One study in Canberra reported that 12 % of CR participants, 53 % of CR non-participants, and 28 % of all studied patients still smoked 18–36 months after an MI (n = 93) [34]. Another observational study in Sydney [38] reported that 15 % of PCI patients were active smokers at 12- to 18- month follow-up post-PCI. A cross-sectional study in Auckland (n = 202) [27], found that 52 % of smokers had quit 3 years post-discharge from an ACS after an implicit intervention by the GP, resulting in an 11 % decrease in smoking in the study population.

A cohort study conducted by Wachtel et al. [29] reported that 45 % of patients received a smoking intervention in their GP clinics, while none received this intervention in the hospital setting (n = 34). A larger cross-sectional study [42] found that 88 % of post-ACS smokers received advice to quit (n = 674). One cross-sectional study [30] reported a significant improvement of smoking cessation at 3- and 6- month post- ACS event (n = 89 and n = 104, respectively) after a quality improvement program which included an education intervention targeting hospitals and GPs (p ≤ 0.05 for both).

A qualitative study [43] which described how Australian smokers and ex-smokers viewed the role of their GPs post-ACS found that many of the participants expressed a negative reaction to GP advice about smoking cessation, especially when it was unsolicited (n = 41). Some participants expressed that smoking advice was hard to receive when they were unwell or frightened. Patients in the study expressed feeling distressed when GPs attributed all their health problems to smoking, and some admitted to lying to their GP about quitting. Participants often described the manner in which GPs spoke to them about smoking cessation as significant: doctors who had quit smoking or had personal experiences with smoking were more likely to be persuasive.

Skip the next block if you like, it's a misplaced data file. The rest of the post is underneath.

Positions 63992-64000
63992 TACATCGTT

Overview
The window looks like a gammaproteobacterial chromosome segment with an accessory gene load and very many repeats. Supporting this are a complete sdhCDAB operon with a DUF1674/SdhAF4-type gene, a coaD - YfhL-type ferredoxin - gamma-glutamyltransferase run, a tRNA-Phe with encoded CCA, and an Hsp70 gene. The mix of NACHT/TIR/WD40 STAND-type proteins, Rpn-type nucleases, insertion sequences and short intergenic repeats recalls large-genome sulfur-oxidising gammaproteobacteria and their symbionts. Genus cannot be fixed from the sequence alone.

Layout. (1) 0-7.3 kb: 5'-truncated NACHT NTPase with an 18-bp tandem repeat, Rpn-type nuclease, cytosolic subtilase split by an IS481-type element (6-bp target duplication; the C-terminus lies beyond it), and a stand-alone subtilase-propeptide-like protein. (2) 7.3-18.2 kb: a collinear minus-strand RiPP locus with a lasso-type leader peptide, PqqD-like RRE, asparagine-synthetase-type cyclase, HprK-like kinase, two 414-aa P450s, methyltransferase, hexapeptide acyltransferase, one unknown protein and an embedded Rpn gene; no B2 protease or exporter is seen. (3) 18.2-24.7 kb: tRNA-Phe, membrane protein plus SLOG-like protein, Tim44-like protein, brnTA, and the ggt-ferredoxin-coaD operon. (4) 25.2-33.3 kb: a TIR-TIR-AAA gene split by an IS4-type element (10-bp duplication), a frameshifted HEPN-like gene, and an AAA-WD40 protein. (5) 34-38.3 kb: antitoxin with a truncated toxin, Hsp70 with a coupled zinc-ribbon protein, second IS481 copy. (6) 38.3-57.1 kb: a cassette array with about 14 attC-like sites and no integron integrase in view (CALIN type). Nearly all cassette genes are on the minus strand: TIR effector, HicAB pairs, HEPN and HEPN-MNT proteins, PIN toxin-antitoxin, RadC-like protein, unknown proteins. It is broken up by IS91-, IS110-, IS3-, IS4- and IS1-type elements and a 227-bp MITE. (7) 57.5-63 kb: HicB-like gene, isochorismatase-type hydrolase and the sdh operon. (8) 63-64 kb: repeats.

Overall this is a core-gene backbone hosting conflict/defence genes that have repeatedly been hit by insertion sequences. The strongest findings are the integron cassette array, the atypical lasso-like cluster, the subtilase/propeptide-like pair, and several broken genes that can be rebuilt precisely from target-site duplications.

Other studies described management of physical activity in primary care. The observational study conducted by Fernandez et al. [38] documented that 12 % of patients performed no physical activity 12–18 months after a PCI (n = 202), while the Toms et al. study [34] found that 65 % of MI patients exercised less than 3 times a week 18–36 months post-MI (n = 93). Ford et al. [27] found that in New Zealand, 47 % patients exercised 4 or more times a week 3 years after their ACS event (n = 112). Johnson et al. [42] reported that 76 % of patients were told to increase physical activity by a primary care professional (n = 4330), while another study [40] found that only 3 % of patients had an intervention in their GP clinic regarding physical activity (n = 34).

Fernandez et al. [38] reported 18 % of patients had hypercholesterolaemia 12–18 months after a PCI (n = 200). A cross-sectional study [27] showed a 0.8 mmol/L decrease in total cholesterol levels 3 years after ACS discharge (P < 0.001) compared to pre-PCI values (n = 112). One study found that 60 % of patients received advice in a primary care setting to follow a modified fat diet (n = 4347) [42] while another found that only 6 % of patients (n = 34) reported receiving advice regarding their dietary habits in a GP clinic [40]. The same study also describes that 7 % (n = 29) of patients reported receiving a GP intervention about being obese or overweight, while 3 % (n = 33) reported receiving an intervention for alcohol intake.

Besides the four categories outlined by the National Heart Foundation of Australia (NHFA), one study also examined hospital communication as a barrier to primary care management of ACS. As reported by Wai et al. [20], only 77 % of GPs (n = 731) reported receiving discharge summaries of ACS patients from hospitals at baseline. In addition, not all discharge summaries included prescribed medications (88 %) and risk factor management details (55 %). Only 65 % participating in the GP survey considered the quality of hospital information provided as “very good” or “excellent”. A subsequent educational intervention did not significantly improve the quality of these discharge summaries [32].